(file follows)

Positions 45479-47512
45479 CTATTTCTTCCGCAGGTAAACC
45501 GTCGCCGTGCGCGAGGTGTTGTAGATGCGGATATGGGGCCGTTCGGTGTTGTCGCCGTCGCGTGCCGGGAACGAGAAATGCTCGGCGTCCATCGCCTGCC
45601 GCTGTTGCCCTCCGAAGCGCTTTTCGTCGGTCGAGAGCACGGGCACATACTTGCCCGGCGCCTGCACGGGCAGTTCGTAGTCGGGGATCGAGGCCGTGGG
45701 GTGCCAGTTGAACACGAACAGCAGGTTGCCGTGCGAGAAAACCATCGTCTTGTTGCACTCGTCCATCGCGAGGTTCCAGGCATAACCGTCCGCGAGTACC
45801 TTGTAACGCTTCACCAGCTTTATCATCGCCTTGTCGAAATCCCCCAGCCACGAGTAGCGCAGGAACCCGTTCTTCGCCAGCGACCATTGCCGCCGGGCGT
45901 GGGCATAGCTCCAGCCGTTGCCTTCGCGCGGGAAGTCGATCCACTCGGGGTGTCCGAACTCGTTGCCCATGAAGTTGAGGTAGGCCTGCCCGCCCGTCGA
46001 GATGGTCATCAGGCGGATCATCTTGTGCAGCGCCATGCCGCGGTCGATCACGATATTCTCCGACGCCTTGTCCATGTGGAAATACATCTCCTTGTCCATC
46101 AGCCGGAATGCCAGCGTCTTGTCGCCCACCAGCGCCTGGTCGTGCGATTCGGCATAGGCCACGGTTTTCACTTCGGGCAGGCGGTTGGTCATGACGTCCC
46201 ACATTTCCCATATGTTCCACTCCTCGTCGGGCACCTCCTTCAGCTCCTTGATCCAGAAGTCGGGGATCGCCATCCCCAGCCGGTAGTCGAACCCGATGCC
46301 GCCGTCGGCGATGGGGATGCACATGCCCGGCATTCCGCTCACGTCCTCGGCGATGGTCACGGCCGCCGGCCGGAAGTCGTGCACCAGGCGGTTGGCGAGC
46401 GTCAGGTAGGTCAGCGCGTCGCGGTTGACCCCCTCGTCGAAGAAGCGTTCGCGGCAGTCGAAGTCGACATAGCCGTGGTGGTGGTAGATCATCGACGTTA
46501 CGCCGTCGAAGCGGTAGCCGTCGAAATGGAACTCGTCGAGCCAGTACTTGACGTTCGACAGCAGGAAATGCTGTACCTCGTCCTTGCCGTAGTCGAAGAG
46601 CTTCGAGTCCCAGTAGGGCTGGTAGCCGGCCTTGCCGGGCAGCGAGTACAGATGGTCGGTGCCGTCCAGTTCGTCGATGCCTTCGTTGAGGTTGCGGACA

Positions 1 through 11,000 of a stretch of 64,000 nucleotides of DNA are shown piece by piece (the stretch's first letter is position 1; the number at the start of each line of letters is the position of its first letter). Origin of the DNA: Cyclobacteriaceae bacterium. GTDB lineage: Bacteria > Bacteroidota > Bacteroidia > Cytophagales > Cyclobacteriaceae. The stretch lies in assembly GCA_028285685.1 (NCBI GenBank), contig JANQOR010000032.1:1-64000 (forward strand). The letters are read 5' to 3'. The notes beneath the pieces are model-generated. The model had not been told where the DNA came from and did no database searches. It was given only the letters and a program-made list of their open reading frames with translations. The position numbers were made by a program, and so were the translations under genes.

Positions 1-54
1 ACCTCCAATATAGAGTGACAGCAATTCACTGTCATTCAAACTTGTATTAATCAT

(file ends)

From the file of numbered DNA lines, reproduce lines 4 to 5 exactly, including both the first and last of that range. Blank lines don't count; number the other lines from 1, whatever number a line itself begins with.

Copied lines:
45601 GCTGTTGCCCTCCGAAGCGCTTTTCGTCGGTCGAGAGCACGGGCACATACTTGCCCGGCGCCTGCACGGGCAGTTCGTAGTCGGGGATCGAGGCCGTGGG
45701 GTGCCAGTTGAACACGAACAGCAGGTTGCCGTGCGAGAAAACCATCGTCTTGTTGCACTCGTCCATCGCGAGGTTCCAGGCATAACCGTCCGCGAGTACC